AUBURN, Ala. — Welcome to the Deep South’s Oldest Rivalry edition of the Auburn mailbag here at SEC Country. Auburn heads to Georgia on Saturday looking for its first win in Sanford Stadium since 2005, and this week’s mailbag is stuffed with questions about the strengths and weaknesses of these Tigers.
This week, I tackled questions about Auburn’s run-pass strategy, the constant menace that is the quick slant, Auburn’s running back depth for Georgia, a look ahead to 2017, two historical plays in this rivalry and a fundamental question necessary to life itself.
To be a part of the weekly SEC Country Auburn mailbag, tweet your questions to @JFergusonAU or email them to firstname.lastname@example.org. Make sure to get them in by Thursday evening.
@JamesJones_55: Auburn is 7th in Passing S&P+. Should they be passing more, or is this a function of the run game?
First of all, citing and linking S&P+ is the easiest way to get my attention with these questions. I highly encourage anyone who enjoys college football to read Bill Connelly’s work and numbers at Football Study Hall and Football Outsiders. Advanced stats like those make both writers and fans smarter about the sport.
It’s not surprising at all to me that Auburn is ranked so highly in passing S&P+, considering Sean White is one of the most efficient and accurate quarterbacks in the country right now. Whenever the Tigers decide to go to the air, he usually makes the right call and gets it to his target.
But should Auburn pass it more with how efficient White has been? I think White’s stellar run has a lot to do with the way Auburn runs the ball. Whenever the rushing attack is averaging 6 or 7 yards a pop in a game, that draws more defenders into the box and gives more one-on-one opportunities for White to deliver. (Auburn’s love of swings and screens also play into these good-looking numbers.)
The Tigers are quite effective passing the ball on early downs this season, and that’s huge. Instead of facing a 3rd and 5, Auburn is looking at more 3rd-and-short situations and quicker first downs because White gets a chunk of yardage on first or second down. White’s numbers on second down are unreal — 31 of his 65 attempts then move the chains, and he has 6 touchdowns to zero picks.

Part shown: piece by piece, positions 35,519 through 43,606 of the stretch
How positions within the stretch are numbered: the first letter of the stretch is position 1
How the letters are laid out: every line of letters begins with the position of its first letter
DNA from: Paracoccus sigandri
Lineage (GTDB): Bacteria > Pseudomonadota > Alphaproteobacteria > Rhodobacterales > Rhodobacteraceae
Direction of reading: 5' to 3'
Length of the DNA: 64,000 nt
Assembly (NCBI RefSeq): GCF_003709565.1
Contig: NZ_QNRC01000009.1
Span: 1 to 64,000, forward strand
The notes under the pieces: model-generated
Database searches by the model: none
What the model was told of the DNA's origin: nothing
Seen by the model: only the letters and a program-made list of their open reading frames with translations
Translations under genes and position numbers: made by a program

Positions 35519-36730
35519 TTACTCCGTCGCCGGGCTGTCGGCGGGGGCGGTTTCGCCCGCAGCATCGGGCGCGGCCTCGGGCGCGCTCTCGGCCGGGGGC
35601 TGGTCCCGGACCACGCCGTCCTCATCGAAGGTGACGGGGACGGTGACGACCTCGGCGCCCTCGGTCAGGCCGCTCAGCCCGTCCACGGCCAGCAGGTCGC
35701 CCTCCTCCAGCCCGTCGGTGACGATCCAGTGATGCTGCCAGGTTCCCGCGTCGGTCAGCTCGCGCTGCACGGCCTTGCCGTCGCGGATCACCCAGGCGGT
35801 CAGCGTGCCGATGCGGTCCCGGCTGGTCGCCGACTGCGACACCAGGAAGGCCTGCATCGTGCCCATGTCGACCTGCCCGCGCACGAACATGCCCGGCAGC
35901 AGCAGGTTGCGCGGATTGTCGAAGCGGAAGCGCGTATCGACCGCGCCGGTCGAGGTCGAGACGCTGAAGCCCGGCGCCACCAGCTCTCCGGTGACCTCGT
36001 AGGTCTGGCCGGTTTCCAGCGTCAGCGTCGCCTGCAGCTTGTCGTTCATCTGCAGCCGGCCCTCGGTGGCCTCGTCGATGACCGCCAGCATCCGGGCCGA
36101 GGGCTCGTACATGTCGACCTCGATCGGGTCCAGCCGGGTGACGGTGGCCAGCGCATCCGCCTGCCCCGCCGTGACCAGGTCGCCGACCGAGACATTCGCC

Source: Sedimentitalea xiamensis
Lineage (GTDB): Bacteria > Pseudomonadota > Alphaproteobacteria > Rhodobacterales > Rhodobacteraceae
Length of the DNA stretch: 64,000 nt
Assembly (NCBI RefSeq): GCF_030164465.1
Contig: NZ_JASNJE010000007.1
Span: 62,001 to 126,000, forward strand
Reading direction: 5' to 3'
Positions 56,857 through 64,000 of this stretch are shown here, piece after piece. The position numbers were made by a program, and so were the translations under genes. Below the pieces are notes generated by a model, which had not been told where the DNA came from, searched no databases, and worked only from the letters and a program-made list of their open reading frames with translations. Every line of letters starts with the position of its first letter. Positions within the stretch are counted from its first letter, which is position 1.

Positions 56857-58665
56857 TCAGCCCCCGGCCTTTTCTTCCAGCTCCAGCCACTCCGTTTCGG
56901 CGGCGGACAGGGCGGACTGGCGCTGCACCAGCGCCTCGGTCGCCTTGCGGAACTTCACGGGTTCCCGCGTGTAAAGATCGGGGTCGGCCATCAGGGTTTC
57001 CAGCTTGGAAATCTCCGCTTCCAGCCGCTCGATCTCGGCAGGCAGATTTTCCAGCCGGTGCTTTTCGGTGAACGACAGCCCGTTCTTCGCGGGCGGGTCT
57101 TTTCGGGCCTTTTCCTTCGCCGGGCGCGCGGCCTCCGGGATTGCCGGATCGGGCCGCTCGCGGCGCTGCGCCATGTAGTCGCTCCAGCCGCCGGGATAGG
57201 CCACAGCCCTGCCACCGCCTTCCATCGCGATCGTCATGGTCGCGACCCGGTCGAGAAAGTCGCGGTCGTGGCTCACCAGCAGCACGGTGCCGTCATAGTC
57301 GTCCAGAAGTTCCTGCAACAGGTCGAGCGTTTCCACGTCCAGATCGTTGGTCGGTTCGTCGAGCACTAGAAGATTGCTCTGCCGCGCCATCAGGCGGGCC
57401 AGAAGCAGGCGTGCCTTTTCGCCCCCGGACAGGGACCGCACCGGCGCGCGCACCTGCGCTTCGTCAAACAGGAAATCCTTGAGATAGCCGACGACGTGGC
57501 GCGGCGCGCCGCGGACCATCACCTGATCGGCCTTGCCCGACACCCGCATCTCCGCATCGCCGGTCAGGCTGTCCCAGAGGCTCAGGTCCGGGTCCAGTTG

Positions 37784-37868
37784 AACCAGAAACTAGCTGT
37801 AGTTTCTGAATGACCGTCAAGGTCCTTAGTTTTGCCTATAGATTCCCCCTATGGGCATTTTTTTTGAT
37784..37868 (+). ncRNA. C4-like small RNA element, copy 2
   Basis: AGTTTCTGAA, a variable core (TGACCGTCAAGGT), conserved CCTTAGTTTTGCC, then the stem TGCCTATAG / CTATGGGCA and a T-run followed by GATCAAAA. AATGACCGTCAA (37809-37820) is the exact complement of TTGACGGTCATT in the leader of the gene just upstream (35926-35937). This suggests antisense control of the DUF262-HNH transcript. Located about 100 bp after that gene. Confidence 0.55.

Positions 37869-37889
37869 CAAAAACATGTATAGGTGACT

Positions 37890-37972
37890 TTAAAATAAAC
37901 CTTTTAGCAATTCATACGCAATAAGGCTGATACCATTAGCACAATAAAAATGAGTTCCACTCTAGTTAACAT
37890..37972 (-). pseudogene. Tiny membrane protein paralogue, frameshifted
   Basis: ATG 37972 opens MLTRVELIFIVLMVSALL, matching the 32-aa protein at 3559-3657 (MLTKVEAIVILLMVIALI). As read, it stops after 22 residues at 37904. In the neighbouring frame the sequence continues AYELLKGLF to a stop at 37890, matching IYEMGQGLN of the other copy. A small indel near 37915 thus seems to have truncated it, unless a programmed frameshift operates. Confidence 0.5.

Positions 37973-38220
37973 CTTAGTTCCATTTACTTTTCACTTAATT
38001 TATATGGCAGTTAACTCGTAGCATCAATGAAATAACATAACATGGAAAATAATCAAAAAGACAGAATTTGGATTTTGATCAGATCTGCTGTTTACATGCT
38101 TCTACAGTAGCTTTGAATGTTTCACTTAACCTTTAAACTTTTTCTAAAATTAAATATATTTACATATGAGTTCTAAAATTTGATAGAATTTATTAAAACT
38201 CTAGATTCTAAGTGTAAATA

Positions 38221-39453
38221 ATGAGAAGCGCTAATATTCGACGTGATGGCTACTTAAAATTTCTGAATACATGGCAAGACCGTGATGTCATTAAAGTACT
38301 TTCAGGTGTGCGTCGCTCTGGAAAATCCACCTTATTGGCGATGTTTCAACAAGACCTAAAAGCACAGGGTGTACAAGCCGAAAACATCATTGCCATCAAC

Rhett Lashlee has done a good job letting White throw it more on early downs, which opens things up more for the running game and vice versa. Auburn’s rushing attack should continue to get the large amount of calls it currently has. Lashlee is picking his spots well, and White is delivering when his number is called.
@6pintsofkramer: Why has AU been so vulnerable to the slant? Guarding against bigger plays? Hurt personnel? OCs exploiting a deficiency?
If you follow my Twitter account during game days — and I hope you do — you might know I’m fond of the phrase “slants kill.” And it’s the gospel truth in football. These quick passes are extremely hard to guard, and the New England Patriots have built a dynasty on them.
Auburn’s pass defense this season has been the definition of bend-don’t-break. Although Auburn is 68th in passing yards allowed per game, it’s 21st in passing yards allowed per attempt. The Tigers rank in the top 20 nationally in fewest allowed passing plays of 30, 40 and 50 yards.
Will Muschamp and Travaris Robinson laid that foundation last year. Kevin Steele and Wesley McGriff have continued that. Opposing offenses are focusing more on the quick game to diminish the impact of Auburn’s pass-rushing defensive line, and the Tigers safeties are doing a good job of keeping the top on the coverage to prevent big plays.
To answer the question more directly, I think it’s a combination of two main factors — a prevention of bigger plays and a trend in opposing strategies. Auburn is able to get its hands on a few slants from time to time, but the Tigers don’t seem to want to sell out on those and open themselves up for the big one.
@razor_5599: With AU’s depleted RB situation, any chance Chandler Cox gets any carries this week? Or is he too valuable at H-back?
Kamryn Pettway hasn’t been ruled out for the Georgia game, but I personally wouldn’t expect to see him play in Athens. I could see Auburn not risking further injury with him and trying to get him healthy for the Iron Bowl.